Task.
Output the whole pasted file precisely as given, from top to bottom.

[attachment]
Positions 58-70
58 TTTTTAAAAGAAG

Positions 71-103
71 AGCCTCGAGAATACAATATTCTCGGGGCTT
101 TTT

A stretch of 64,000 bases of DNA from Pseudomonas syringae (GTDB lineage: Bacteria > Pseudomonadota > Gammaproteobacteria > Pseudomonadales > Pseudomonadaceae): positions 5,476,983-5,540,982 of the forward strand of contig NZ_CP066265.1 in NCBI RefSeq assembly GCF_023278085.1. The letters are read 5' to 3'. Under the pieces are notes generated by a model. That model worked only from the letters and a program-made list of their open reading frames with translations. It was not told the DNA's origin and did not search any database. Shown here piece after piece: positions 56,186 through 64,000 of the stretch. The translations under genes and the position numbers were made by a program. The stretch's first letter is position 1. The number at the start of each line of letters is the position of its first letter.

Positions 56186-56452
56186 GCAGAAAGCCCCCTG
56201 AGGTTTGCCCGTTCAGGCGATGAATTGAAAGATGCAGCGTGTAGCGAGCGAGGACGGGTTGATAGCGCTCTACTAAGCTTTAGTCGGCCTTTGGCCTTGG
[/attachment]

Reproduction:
Positions 58-70
58 TTTTTAAAAGAAG

Positions 71-103
71 AGCCTCGAGAATACAATATTCTCGGGGCTT
101 TTT

A stretch of 64,000 bases of DNA from Pseudomonas syringae (GTDB lineage: Bacteria > Pseudomonadota > Gammaproteobacteria > Pseudomonadales > Pseudomonadaceae): positions 5,476,983-5,540,982 of the forward strand of contig NZ_CP066265.1 in NCBI RefSeq assembly GCF_023278085.1. The letters are read 5' to 3'. Under the pieces are notes generated by a model. That model worked only from the letters and a program-made list of their open reading frames with translations. It was not told the DNA's origin and did not search any database. Shown here piece after piece: positions 56,186 through 64,000 of the stretch. The translations under genes and the position numbers were made by a program. The stretch's first letter is position 1. The number at the start of each line of letters is the position of its first letter.

Positions 56186-56452
56186 GCAGAAAGCCCCCTG
56201 AGGTTTGCCCGTTCAGGCGATGAATTGAAAGATGCAGCGTGTAGCGAGCGAGGACGGGTTGATAGCGCTCTACTAAGCTTTAGTCGGCCTTTGGCCTTGG